Friday, June 11, 2010

The sudden uprising at Glenview Street

Things I like about Sydney No. 25: The sudden uprising at Glenview Street

The other week I introduced two new friends of mine, Thang and Kev, a pair of rainbow lorikeets who were then newly resident here at Glenview Street (aka Glenview Zoo). A few weeks on and I'd like to think that I'm now a firm favourite friend of theirs, a choice destination, for their visits are increasing in number and their volubility is escalating daily. They tell me all sorts of gossip these days and aren't adverse to pecking me "right proper" if I'm either not listening carefully enough or distributing sunflower seeds with the rapidity required to satisfy their ravenous appetites (which I kindly put down to the inclement weather and the intensifying cold). Occasionally there are little arguments with some other friends of theirs who pop in for a quick visit, but we soon get rid of them with some excuse or other and settle down again to our cosy circle. And at night, when Kev and Thang are fast asleep in the branches of some distant eucalypt, heads tucked under bejewelled wing, Pam the rat appears on the verandah to nibble away at their leftovers. She's very good at tidying up.

So all has been calm and collected at Glenview Zoo. Until today, that is. When Sarah and Michael arrived....

As you can see, Sarah and Michael are considerably larger than Thang and Kev. Sarah and Michael, if they were human, would both be over six foot tall. They also take very large shoe sizes - you can't buy them in normal shops....Their sheer bulk, those vicious looking beaks, and those large black talons all bespoke ferocity. But in fact, Sarah and Michael were quite gentle with me, even a little wary. One sudden move and up came those bright yellow crests...

When I was about eleven years old I came to Australia with my family to live in Melbourne for some months whilst my father was on an exchange visit with a university there. We took a house in a suburb called Heidelberg, as unlike the German equivalent as it is possible to be, and in the garden, a quixotic addition, was a caged Sulphur-Crested Cockatoo, called, um, Cocky. At the time I was obsessed with birds but I strangely don't remember much about him. This morning, up close and personal with Sarah and Michael, I began to remember. These cockatoos are very solidly built. They strut and preen and look muscular - the Tysons of the bird world. They are obviously, like all large parrots and cockatoos, extremely bright.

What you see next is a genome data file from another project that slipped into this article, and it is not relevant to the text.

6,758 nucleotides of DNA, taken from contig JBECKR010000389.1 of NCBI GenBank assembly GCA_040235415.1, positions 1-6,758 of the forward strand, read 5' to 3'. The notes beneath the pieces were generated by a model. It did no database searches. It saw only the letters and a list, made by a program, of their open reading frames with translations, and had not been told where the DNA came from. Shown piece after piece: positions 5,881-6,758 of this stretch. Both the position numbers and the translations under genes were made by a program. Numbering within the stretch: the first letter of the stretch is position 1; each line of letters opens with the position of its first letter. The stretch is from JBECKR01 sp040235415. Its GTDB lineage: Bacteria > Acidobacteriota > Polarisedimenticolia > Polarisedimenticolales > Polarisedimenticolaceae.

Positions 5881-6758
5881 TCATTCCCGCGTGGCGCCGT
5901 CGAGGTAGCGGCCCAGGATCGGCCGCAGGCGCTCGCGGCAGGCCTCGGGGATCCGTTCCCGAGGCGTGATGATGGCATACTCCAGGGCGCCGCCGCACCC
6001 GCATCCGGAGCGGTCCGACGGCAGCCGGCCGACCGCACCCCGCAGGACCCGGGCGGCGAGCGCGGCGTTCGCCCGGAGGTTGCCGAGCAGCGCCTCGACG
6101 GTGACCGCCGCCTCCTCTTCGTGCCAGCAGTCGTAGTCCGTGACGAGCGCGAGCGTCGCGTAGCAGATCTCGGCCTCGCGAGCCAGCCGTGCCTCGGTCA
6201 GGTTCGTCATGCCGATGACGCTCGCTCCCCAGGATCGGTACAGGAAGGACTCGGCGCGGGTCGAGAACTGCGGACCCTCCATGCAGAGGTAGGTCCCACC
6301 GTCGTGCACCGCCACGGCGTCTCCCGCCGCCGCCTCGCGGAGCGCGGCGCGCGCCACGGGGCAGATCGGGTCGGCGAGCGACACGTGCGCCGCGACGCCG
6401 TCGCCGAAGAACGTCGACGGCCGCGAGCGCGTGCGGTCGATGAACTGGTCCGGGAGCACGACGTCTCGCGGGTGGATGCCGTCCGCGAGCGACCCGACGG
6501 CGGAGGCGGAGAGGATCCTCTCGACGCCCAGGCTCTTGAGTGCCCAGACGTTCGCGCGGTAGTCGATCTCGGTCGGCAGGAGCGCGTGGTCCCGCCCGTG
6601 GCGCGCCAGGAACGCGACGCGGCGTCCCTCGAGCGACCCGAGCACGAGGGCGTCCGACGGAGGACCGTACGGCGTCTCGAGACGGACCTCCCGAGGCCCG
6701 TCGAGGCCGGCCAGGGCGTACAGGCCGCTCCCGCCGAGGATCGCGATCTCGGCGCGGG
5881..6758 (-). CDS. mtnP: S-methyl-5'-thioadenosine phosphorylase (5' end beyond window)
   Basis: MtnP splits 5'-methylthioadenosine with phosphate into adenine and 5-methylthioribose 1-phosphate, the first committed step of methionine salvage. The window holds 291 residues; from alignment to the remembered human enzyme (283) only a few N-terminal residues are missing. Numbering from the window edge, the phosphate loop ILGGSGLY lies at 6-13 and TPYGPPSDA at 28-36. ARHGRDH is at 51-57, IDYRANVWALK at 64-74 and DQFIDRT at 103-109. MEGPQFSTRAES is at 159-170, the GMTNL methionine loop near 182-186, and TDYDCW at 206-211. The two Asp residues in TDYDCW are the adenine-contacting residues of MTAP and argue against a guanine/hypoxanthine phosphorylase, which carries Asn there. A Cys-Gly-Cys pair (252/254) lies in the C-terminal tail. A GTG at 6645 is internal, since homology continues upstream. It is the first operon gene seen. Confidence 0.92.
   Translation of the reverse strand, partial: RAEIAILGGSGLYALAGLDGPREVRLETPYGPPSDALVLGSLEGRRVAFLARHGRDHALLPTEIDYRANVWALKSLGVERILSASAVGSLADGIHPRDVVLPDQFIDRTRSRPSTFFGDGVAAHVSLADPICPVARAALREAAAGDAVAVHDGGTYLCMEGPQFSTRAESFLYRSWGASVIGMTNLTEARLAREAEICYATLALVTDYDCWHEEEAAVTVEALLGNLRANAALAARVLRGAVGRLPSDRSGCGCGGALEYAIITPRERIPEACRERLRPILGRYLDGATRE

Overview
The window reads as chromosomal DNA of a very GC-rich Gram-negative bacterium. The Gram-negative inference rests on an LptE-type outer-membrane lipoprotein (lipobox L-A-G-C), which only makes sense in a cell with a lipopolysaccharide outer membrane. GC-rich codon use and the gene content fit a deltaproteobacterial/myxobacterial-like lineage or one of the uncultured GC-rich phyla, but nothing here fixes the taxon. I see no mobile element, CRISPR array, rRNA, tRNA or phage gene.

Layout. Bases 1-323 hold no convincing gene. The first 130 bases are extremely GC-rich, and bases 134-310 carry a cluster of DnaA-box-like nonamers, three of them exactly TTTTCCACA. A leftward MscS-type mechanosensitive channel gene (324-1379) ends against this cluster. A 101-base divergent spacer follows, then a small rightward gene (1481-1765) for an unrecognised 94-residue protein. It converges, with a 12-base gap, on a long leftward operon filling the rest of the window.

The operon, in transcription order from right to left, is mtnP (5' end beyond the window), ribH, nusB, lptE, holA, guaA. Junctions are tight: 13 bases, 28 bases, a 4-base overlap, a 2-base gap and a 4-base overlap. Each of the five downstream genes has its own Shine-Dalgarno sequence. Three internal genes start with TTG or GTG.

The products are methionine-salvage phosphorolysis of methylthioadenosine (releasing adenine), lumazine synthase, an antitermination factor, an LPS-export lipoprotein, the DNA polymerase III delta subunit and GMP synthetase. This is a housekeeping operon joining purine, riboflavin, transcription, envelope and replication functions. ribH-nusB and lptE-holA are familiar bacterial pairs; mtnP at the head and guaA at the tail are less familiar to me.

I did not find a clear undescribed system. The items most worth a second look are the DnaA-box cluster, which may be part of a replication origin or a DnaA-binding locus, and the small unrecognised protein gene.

I can hear Australians in their hundreds saying: "Oh, you shouldn't feed them. They become a nuisance. They ruin your woodwork. Blah, blah." But for me, their visit this morning was simply out of this world.

For Thang and Kev it was a bit of a you can see below it's not an equal contest...I've assured them however that it won't be a regular occurrence. Those cockatoos are fairly nomadic. Always going off on skiing holidays or so I've been told...


  1. The caged cockatoo came with the house, as did its name. We were all unhappy about a cockatoo in a cage in a garden, but it was on the inventory. After we'd left Melbourne we were pleased to hear that Cocky's persistent pecking at the combination lock on his cage paid off and he fled. Perhaps he is Michael now. By the way, Mrs C and I wonder if you are losing any of your friends.

  2. Oi! Blondie, Get orf our laaand!

  3. Pam - I know a good lawyer if you're interested! xx

  4. Jonathan, yesterday I took Joe Ridley to the zoo here in Boston - we often go although it is rather a sad place. They had a new exhibit - 'aussie aviary' - a large cage you could walk right into and pay two dollars for a couple of sticks of bird seed. And the cage was full - very very full of budgies. They were so lovely - particularly when they all took off at once and flew from one side of the cage to the other - like bits in a kaleidoscope - Joe Ridley loved them. His face was glowing when a couple perched on his hand to peck at his food stick. It was like a miracle for him. And I thought of you and your wild visitors. And I wish I could bring the boys to come see you. Joy to you and all your friends! T